NFL: Grants awarded for brain studies

Chris Borland, a former NFL linebacker, testifies before a Illinois House Mental Health Committee hearing. Borland was illustrating how repetitive sub-concussive hits can be as dangerous as a single hit that results in a concussion.
(Rich Saal / Associated Press)

The NFL is awarding more than $35 million in funding to five organizations conducting research into diagnosis and treatment of brain injuries.

Through its Scientific Advisory Board established as part of its “Play Smart. Play Safe” initiative, the NFL is awarding grants to investigative teams focusing on concussions and associated conditions.

Receiving the funding will be: Boston Children’s Hospital and Harvard Medical School, $14,698,132; the University of Pittsburgh and University of Pittsburgh Medical Center, $6,070,384; the University of Calgary, $9,438,473; UC San Francisco, $3,454,080; and the Spaulding Rehabilitation Hospital and Harvard Medical School, $1,583,138.

Having awarded $35 million of the NFL’s $40-million commitment made in 2016, the league has allocated the remaining $5 million to further medical research focused on player health and safety. The funds will be distributed under the guidance of SAB’s chairman, Gen. Peter Chiarelli. The retired U.S. Army general led the Department of Defense efforts on post-traumatic stress, traumatic brain injury and suicide prevention.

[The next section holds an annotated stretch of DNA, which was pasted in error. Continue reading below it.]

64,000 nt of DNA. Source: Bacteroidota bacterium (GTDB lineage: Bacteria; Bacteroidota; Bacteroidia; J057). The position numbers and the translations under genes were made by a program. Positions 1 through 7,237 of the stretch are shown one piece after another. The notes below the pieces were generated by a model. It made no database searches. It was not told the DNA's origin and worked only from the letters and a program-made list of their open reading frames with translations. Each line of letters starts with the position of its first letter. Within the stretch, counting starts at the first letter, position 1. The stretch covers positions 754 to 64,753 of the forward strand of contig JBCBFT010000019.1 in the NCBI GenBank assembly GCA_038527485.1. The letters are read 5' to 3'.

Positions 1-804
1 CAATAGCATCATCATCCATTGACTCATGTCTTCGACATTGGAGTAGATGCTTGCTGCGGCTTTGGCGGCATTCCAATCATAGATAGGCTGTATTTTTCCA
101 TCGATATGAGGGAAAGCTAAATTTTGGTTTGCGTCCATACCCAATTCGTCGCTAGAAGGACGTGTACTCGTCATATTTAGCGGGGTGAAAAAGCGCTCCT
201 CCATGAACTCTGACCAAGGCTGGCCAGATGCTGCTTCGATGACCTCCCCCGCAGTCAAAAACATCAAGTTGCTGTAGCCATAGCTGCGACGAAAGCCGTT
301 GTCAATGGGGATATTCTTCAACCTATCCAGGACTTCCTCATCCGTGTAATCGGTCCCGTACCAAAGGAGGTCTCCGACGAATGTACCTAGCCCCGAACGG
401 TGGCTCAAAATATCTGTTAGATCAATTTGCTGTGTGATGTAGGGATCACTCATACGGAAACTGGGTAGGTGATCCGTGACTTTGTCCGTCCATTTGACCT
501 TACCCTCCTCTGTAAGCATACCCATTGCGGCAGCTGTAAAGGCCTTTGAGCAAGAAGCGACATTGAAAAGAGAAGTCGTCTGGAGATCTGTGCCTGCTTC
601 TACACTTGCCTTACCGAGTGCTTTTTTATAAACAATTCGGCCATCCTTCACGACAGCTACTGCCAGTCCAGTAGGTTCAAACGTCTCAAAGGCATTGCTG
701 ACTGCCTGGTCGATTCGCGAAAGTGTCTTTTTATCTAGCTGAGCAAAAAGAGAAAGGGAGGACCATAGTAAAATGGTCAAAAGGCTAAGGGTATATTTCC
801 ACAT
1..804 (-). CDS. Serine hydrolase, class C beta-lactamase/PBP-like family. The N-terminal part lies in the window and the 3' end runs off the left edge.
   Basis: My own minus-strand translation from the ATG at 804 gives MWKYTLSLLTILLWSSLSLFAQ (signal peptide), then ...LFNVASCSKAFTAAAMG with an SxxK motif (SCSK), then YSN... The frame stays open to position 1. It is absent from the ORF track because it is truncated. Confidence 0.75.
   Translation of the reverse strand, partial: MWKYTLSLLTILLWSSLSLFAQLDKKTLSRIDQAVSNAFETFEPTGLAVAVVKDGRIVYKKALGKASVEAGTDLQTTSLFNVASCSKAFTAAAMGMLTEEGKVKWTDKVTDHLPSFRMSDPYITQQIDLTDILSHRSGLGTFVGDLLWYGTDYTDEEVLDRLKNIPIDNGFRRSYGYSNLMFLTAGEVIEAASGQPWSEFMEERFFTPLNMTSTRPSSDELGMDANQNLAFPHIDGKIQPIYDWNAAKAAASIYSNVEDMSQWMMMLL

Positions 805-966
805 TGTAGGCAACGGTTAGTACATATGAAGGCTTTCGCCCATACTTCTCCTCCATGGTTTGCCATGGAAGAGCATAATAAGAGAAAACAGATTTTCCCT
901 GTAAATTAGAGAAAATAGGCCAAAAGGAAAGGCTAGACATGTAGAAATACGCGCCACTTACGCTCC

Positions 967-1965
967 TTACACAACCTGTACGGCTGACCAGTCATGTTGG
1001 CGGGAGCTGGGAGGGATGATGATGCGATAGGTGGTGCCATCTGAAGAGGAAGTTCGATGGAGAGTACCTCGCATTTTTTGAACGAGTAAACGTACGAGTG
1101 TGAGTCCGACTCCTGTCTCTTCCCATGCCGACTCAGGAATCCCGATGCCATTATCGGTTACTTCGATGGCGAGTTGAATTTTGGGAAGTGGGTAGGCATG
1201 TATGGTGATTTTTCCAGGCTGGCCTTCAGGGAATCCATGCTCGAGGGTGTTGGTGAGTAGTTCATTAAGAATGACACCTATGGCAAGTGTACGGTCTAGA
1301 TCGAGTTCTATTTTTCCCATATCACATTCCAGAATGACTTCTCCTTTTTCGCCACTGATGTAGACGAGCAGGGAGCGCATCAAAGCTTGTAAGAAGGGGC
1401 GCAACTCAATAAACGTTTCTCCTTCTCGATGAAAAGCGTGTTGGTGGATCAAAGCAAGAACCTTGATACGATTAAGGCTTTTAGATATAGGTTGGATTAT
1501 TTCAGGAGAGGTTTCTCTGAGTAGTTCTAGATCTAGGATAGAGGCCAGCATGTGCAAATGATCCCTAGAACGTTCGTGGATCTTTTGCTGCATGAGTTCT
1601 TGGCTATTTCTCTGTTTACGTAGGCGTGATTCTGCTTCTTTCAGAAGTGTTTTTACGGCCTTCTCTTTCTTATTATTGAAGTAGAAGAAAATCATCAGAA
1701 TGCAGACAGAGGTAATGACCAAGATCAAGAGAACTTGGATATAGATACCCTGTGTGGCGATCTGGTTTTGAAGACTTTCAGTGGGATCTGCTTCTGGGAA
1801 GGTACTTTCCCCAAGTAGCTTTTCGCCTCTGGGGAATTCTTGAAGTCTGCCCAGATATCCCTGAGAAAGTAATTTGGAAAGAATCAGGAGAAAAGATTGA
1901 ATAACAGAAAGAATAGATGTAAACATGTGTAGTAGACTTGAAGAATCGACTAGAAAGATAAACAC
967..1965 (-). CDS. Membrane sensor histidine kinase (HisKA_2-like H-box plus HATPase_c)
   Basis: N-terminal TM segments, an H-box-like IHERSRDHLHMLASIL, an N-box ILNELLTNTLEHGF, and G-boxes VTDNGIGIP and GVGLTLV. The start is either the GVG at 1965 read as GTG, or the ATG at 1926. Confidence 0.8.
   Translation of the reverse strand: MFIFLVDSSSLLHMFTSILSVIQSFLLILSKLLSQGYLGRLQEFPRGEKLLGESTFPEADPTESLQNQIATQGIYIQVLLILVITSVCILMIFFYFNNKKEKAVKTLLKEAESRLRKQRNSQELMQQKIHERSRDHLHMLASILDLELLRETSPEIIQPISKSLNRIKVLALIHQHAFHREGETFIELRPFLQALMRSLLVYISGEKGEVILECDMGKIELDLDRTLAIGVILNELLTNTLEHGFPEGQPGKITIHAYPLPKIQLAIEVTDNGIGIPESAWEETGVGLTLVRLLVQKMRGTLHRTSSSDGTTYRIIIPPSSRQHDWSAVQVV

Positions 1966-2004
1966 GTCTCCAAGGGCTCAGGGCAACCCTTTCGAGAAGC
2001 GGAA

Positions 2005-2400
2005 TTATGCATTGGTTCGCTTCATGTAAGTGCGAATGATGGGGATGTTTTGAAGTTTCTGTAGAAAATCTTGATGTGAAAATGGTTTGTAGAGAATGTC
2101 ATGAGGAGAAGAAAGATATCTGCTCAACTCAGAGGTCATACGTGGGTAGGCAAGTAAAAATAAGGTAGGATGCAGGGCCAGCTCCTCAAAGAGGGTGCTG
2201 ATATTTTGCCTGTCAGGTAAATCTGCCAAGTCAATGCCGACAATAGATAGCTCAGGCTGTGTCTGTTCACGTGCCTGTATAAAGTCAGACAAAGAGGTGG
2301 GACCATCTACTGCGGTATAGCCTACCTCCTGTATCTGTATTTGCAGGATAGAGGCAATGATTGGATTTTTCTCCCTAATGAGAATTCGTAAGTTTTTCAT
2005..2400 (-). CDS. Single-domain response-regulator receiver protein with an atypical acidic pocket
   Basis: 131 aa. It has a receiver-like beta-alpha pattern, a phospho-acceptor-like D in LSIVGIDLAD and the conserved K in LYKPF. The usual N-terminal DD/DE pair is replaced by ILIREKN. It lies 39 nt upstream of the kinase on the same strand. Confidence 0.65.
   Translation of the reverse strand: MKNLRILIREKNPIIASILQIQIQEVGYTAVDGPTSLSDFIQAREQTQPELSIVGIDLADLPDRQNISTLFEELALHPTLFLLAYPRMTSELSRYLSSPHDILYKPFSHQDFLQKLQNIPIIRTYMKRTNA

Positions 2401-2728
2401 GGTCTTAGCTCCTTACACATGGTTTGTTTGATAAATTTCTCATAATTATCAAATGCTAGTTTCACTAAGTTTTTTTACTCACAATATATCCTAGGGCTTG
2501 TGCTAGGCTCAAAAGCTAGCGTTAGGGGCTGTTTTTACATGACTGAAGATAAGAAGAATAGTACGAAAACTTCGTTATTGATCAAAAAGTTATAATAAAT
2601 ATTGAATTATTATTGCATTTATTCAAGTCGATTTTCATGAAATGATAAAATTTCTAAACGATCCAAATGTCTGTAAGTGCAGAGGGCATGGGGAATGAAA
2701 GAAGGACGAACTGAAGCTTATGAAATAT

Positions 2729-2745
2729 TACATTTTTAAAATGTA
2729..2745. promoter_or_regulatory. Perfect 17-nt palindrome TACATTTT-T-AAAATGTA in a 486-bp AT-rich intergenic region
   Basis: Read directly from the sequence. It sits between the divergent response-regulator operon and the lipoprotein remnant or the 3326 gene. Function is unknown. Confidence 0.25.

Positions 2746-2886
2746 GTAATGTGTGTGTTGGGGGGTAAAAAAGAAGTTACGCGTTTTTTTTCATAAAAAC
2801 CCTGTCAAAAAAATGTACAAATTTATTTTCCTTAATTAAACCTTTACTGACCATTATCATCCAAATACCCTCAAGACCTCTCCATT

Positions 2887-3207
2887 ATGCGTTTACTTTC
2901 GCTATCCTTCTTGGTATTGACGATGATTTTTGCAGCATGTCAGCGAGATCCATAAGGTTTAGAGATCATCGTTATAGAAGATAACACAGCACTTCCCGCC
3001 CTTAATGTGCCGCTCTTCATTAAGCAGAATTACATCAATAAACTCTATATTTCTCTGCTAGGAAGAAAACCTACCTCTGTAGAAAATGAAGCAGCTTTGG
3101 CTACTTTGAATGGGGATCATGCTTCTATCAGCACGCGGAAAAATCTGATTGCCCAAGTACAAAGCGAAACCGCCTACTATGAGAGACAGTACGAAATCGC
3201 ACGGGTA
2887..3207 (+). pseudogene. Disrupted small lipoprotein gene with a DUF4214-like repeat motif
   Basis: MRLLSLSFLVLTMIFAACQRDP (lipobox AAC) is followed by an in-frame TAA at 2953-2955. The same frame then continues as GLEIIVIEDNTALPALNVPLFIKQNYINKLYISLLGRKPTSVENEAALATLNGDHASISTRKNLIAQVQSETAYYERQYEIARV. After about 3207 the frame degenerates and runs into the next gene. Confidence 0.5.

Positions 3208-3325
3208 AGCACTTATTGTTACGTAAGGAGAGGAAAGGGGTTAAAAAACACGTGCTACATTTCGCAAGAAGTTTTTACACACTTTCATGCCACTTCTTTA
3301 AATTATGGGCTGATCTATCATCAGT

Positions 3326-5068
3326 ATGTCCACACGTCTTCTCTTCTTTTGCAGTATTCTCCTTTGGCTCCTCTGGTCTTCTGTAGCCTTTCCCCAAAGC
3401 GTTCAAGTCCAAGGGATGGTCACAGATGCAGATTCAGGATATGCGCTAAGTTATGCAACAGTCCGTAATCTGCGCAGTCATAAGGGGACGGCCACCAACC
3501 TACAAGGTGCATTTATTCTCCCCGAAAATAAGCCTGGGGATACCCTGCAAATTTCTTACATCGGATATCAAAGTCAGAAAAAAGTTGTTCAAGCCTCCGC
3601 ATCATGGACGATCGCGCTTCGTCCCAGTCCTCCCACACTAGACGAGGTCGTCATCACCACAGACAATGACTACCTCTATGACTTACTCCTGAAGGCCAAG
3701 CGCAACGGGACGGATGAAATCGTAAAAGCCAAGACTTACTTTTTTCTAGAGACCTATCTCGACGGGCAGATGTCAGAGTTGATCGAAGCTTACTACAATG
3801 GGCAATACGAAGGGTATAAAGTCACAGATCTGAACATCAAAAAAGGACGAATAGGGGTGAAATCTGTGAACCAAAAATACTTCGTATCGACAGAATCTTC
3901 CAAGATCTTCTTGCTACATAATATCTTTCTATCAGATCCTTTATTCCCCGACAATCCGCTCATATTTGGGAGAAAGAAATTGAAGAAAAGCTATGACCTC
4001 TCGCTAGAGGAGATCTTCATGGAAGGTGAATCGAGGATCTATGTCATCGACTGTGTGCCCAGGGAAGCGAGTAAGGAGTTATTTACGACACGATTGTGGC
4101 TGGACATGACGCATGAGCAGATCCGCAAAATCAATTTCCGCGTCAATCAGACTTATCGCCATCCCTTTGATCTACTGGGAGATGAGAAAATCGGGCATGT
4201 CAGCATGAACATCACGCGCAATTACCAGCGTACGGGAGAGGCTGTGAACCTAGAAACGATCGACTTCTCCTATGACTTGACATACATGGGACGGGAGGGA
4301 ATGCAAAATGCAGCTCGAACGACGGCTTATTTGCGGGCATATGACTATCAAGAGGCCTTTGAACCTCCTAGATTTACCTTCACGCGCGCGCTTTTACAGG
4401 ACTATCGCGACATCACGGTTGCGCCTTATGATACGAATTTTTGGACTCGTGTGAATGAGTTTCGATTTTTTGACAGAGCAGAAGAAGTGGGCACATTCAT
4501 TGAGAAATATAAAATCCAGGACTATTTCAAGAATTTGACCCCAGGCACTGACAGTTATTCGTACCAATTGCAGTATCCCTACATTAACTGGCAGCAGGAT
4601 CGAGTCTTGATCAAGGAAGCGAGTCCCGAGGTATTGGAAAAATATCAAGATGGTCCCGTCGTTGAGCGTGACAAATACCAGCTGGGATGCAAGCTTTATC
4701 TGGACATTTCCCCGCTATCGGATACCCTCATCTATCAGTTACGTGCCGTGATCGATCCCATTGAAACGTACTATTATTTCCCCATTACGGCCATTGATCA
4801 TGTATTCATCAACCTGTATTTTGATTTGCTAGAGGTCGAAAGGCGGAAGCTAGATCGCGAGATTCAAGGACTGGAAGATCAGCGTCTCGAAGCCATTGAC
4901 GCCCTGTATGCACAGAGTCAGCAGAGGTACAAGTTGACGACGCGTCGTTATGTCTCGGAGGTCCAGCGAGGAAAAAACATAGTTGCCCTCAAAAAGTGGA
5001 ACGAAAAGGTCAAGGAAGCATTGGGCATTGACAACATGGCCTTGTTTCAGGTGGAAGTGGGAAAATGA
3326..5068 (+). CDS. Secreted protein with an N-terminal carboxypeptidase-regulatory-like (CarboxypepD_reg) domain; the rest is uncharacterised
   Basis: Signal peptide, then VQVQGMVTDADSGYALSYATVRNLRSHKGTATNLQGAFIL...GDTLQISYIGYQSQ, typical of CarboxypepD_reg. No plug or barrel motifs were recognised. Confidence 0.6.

“We saw their translational values,” Chiarelli said Thursday. “They supplemented ongoing research that already showed great promise. We were focused on the patient, and of the eight that we asked to come back and brief us for 30 minutes and answer questions, these five had the greatest opportunity to help patients, and to help understand and prevent injury in the future. That was our unified goal in picking the final five.”

Former defensive lineman has ALS

Former Syracuse and NFL defensive lineman Tim Green has revealed he has Lou Gehrig’s disease.

Green wrote in a Facebook post that for the past five years he’s been coping with “neurological problems” in his hands. He says doctors first thought the damage his elbows had received during his playing days in the 1980s and 1990s was the culprit. But the problems didn’t go away after surgery and his voice also began to get weak before he was diagnosed with amyotrophic lateral sclerosis.


Green, 54, played eight seasons with the Atlanta Falcons.


Browns quarterback Baker Mayfield has teamed up with Barstool Sports to raise money for Special Olympics, an organization he first made a personal connection with while playing at Oklahoma. Mayfield has helped create a line of clothing merchandise with 100% of the sales proceeds going to Special Olympics Ohio.